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Washington, D.C. - Today the President released his Fiscal Year 2011 budget which included a predicted cut to Wyoming’s nearly $115 million in Abandoned Mine Land (AML) money, depending on the state’s annual coal production.
 
Governor Dave Freudenthal, U.S. Senators Mike Enzi and John Barrasso and Representative Cynthia Lummis are teaming up to ensure the cut doesn’t make it into Senate and House budgets. 
 
"I'm discouraged by the proposal to cut AML funding for Wyoming. For four decades, Wyoming argued the state's case establishing our right to AML funding. Senator Enzi successfully fought to make that money available to the state, and now that funding is in jeopardy.  This is an 'all hands on deck' moment, as these funds help support an array of important initiatives in the state, from innovative research at the University of Wyoming School of Energy Resources to reclamation projects at abandoned mine sites," said Freudenthal.
 
“We were successful in stopping the AML cut in last year’s Senate and House budgets. The goal remains the same this year. I will fight for Wyoming’s money, regardless of the Administration’s insistence on cutting it,” said Enzi. “This is money that comes from taxes on Wyoming coal that by law are promised back to Wyoming. Deciding to cut it out of the budget is like having a bank manager tell one of its customers they aren’t able to withdraw money from their savings account they’ve been putting money in for 30 years. After years of keeping our money hostage, we finally got some paid back and now they want to steal it again.”
 
“The AML funding saga plays on like a broken record. This money rightfully belongs to the people of Wyoming. I will continue to fight for our money and remind people in Washington where the money comes from and where it is obligated to go,” said Barrasso.
 
"Last week, President Obama pledged to ‘freeze’ government spending for three years to make up for the burgeoning federal deficit his policies continue to feed,” Lummis said. “Today we learned how that statement should be translated – the President’s budget request disincentivizes domestic energy production, fails to address bloated entitlement spending, and attempts to make up the difference by taking from States what they are rightfully owed by the federal government.  We stopped the Administration from stealing Wyoming’s AML dollars last year. We will do everything in our power to stop this attempted robbery again."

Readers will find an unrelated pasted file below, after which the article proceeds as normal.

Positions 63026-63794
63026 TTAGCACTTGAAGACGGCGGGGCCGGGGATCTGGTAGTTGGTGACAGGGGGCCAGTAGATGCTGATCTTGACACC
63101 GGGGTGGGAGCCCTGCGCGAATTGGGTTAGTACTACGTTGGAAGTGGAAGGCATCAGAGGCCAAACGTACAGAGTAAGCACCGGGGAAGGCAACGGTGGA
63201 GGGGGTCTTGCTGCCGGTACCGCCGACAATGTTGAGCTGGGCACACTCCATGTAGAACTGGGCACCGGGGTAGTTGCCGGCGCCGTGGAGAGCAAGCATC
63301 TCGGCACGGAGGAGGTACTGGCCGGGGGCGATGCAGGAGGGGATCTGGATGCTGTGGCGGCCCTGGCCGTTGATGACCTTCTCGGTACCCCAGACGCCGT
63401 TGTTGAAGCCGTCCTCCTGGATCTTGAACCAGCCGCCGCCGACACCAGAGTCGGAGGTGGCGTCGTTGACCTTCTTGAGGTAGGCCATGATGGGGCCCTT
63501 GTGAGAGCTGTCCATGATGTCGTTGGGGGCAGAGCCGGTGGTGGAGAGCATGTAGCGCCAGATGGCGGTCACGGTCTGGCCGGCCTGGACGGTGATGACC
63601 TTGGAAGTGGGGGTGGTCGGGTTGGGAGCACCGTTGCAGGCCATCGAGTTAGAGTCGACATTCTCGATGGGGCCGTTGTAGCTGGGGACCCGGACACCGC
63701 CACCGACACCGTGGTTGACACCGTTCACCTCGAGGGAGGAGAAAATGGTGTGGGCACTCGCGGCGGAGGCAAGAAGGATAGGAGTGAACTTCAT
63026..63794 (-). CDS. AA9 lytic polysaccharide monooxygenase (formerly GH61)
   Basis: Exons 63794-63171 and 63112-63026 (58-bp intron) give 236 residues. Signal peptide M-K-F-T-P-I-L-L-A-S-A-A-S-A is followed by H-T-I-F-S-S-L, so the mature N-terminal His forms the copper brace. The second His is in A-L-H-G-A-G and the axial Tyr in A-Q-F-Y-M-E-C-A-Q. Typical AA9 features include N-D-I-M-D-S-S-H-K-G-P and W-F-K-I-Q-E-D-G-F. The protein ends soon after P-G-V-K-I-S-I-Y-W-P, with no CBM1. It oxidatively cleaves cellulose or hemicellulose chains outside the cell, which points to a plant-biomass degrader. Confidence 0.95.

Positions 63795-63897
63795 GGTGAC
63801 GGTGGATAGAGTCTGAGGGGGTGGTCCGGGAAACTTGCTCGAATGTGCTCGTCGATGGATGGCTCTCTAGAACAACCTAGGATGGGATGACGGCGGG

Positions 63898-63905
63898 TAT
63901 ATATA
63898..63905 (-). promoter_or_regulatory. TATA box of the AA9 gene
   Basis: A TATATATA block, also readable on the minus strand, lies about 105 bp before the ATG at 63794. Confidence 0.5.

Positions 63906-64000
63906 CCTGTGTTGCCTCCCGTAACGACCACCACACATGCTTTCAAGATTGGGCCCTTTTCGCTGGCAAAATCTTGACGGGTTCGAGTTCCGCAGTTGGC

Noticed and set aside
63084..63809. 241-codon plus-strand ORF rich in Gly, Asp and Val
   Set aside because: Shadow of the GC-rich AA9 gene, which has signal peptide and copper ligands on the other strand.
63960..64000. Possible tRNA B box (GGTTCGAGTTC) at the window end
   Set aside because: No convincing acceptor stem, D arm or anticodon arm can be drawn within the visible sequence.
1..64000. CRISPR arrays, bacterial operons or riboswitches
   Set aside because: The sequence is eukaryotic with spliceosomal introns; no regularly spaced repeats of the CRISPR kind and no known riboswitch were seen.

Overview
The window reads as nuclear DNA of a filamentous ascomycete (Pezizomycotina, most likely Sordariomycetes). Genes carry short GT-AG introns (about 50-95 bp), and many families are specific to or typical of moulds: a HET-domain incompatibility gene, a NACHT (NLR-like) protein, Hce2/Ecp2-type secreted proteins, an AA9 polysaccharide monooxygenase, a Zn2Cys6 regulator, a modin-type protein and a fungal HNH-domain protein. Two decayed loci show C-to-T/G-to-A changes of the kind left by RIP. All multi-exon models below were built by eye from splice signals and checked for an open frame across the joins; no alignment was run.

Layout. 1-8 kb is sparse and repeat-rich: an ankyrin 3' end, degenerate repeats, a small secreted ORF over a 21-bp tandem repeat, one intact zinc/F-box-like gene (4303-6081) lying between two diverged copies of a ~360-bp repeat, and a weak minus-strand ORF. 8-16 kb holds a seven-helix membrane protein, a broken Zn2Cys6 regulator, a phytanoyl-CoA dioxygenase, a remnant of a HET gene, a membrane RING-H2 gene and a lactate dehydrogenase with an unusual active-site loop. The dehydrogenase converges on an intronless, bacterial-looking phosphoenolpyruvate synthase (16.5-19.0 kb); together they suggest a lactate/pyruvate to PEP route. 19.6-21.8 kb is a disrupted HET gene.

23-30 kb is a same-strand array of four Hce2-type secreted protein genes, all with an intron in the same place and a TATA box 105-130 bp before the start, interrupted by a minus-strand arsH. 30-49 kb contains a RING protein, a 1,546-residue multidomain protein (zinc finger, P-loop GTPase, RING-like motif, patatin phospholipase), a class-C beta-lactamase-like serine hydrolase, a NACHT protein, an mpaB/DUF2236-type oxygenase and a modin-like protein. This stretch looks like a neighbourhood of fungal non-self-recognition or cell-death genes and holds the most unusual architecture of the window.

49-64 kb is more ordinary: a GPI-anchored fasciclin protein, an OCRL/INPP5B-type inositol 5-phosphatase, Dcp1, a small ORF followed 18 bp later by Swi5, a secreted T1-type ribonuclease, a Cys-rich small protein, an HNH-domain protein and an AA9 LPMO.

In 1977, when the Surface Mining Control and Reclamation Act was passed, a tax was levied against every ton of coal produced to help clean up coal mines that were abandoned before reclamation laws existed.  Half of that tax was promised to states, and the other half went to the federal government to run the Abandoned Mine Land program and direct more money to the states with the largest reclamation needs (primarily eastern states like Pennsylvania and West Virginia). 
 
Unfortunately, money that was promised to Wyoming was not sent back to the state, and money that was supposed to do reclamation was not sent to states with reclamation needs.  Instead of on-the-ground projects, the money was kept in Washington, DC, spent on unrelated federal programs or used to make budget numbers look better. 
 
In 2006, Enzi, Senator Craig Thomas, Rep. Barbara Cubin and a bipartisan group of coal state legislators worked to reauthorize the program so that states would receive their promised share of federal dollars. President Obama’s budget proposes terminating those payments.
 
Click here to view President Obama’s budget.